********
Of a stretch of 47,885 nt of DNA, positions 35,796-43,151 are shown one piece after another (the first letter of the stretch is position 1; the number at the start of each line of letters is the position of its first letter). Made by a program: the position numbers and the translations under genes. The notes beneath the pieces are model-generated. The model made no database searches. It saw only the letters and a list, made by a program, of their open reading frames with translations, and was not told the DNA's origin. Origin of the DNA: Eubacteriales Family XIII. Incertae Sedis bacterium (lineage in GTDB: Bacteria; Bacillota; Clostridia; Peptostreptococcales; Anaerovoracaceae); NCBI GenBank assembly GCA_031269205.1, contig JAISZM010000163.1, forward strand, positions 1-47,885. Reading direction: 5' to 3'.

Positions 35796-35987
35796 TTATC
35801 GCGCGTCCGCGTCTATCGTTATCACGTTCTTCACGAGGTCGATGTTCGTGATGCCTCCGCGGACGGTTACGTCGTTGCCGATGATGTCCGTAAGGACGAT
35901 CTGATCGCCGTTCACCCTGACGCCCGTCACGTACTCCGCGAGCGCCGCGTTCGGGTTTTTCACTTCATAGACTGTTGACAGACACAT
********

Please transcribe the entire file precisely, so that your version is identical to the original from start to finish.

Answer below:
Of a stretch of 47,885 nt of DNA, positions 35,796-43,151 are shown one piece after another (the first letter of the stretch is position 1; the number at the start of each line of letters is the position of its first letter). Made by a program: the position numbers and the translations under genes. The notes beneath the pieces are model-generated. The model made no database searches. It saw only the letters and a list, made by a program, of their open reading frames with translations, and was not told the DNA's origin. Origin of the DNA: Eubacteriales Family XIII. Incertae Sedis bacterium (lineage in GTDB: Bacteria; Bacillota; Clostridia; Peptostreptococcales; Anaerovoracaceae); NCBI GenBank assembly GCA_031269205.1, contig JAISZM010000163.1, forward strand, positions 1-47,885. Reading direction: 5' to 3'.

Positions 35796-35987
35796 TTATC
35801 GCGCGTCCGCGTCTATCGTTATCACGTTCTTCACGAGGTCGATGTTCGTGATGCCTCCGCGGACGGTTACGTCGTTGCCGATGATGTCCGTAAGGACGAT
35901 CTGATCGCCGTTCACCCTGACGCCCGTCACGTACTCCGCGAGCGCCGCGTTCGGGTTTTTCACTTCATAGACTGTTGACAGACACAT